Although it was required to be in place 5 years ago, CPS has absolutely no rule on Work Load for Special Educators (Section 226.735 of the State regs: “In order to provide students with IEPs the free, appropriate education to which they are entitled, each entity subject to this Part shall adopt a plan specifying limits on the work load of its special educators so that all services required required under students’ IEPs, as well as all needed ancillary and support services, can be provided at the requisite level of intensity.”)

CPS says it is increasing special education class size because its class sizes were smaller than “state standards.” Those state numbers are only a starting point: the absolute maximum numbers of students that can be in a class.

In fact the State regs further restrict special ed class size in three ways:

(1) “[These numbers] notwithstanding, class size shall be limited according to the needs of the students for individualized instruction and services.”

(2) “In the formation of special education classes, consideration shall be given to the age of the students, the nature and severity of their disabilities, the educational needs of the students”

(3) “The maximum class sizes….shall, if necessary, be further restricted at the local level to account for the activities and services in which the affected educators participate in order to provide students with IEPs the free, appropriate public education in the least restrictive environment to which they are entitled.”

Certainly CPS must provide what is written in a student’s IEP, but an IEP cannot cover everything a child needs.

That is why we have Federal and State regulations.

Mark Brown in the Chicago Sun-Times says one goal is to “move more special ed students into regular classrooms.”

The goal of special ed law and regulations is a Free Appropriate Public Education (FAPE) in the Least Restrictive Environment (LRE) for an INDIVIDUAL student along the required Continuum of Alternative Placements.

Where a student is educated is the last decision that the IEP Team (consisting of a student’s parents/guardians, teachers, related services personnel, person who can commit services, and sometimes the student) makes.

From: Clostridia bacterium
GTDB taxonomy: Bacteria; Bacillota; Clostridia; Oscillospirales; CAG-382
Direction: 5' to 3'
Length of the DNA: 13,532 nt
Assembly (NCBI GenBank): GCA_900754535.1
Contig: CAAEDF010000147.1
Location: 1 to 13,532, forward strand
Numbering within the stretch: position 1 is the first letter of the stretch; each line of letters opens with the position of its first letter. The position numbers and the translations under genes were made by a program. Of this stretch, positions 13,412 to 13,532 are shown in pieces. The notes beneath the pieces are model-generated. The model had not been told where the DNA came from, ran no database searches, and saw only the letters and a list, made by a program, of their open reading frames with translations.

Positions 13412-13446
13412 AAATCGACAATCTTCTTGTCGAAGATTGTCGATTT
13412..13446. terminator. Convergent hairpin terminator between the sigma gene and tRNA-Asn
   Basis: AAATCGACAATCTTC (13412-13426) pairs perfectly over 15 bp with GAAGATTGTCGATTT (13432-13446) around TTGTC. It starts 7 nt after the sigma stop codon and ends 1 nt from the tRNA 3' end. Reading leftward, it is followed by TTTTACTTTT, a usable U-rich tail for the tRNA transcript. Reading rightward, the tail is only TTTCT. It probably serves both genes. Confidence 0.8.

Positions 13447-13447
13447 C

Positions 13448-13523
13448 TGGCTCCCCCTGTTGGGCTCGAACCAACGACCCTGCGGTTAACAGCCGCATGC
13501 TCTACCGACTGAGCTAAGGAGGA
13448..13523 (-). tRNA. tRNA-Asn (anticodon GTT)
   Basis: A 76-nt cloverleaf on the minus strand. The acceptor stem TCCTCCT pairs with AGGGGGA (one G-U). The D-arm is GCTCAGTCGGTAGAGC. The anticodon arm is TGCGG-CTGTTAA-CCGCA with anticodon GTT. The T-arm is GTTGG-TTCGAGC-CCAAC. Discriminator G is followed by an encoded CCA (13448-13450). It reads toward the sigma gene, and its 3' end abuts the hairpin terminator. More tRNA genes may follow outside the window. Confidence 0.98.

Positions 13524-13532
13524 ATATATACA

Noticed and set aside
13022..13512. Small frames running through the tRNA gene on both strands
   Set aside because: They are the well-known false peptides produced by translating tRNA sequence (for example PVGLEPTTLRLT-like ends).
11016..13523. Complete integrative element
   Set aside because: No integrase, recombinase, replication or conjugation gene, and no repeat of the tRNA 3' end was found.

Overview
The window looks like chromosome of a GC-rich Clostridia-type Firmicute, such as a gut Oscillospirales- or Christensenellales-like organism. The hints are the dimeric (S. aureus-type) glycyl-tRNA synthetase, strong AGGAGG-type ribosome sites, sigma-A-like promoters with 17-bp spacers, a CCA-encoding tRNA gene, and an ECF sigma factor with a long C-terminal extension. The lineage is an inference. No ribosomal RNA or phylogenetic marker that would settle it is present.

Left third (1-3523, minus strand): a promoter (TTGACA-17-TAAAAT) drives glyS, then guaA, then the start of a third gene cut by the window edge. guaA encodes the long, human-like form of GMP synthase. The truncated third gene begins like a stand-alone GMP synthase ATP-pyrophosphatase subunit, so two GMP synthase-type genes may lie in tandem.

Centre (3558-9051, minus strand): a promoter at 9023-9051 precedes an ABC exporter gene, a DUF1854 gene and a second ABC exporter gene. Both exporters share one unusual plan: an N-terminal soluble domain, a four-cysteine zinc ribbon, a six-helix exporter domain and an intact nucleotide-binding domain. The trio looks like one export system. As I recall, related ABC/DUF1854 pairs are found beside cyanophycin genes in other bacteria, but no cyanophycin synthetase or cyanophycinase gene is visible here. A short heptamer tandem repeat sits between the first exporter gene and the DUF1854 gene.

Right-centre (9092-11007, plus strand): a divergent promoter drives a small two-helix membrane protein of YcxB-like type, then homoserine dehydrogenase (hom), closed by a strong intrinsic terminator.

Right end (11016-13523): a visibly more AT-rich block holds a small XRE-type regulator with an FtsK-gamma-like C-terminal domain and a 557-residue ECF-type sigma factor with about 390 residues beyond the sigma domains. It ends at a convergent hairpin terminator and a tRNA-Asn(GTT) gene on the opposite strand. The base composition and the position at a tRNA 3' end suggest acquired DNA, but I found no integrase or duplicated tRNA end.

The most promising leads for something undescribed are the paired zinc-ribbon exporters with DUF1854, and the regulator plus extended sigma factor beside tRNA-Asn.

No administrator, no school board, no informal school policy can overrule that IEP Team decision.

CPS CEO Forrest Claypool says he will strictly follow special education law and regs “as well as best practices.”

If he truly means to do that, he has a very long way to go.

Tim Meegan: Teaching Civics and fighting for democracy in Chicago.


-By Tim Meegan. Tim is a National Board Certified Teacher at Chicago’s Roosevelt High School. He narrowly lost in a 2015 race for 33rd Ward alderman against the Democratic Machine’s candidate, Deb Mell.

This morning I got an email from a Roosevelt graduate.  She’s a freshman at Monmouth College.  She writes:

Good Morning Mr. Meegan

Just wanted to let you know that a lot that I was taught in your AP Human Geo class has been very helpful here. Thanks for being an awesome teacher.

I hope everything is going well!!


Unfortunately due to budget cuts I no longer teach this class.  It’s been cut, one more in a long line of electives and AP classes.   At Roosevelt we are trapped in a vice grip, fighting to attract students while the curriculum is narrowed.  Starving schools are working harder and the test is the whip. 

So now I’m teaching Civics, which is fitting since I lost to Deb Mell and have some experience in Chicago style democracy.  I’m a big fan of democracy.  It’s messy and expensive, but it reflects the will of the people…usually.  In the last election cycle I learned that sometimes people power beats money power.  Rahm learned it too. That’s why he opposes an elected school board.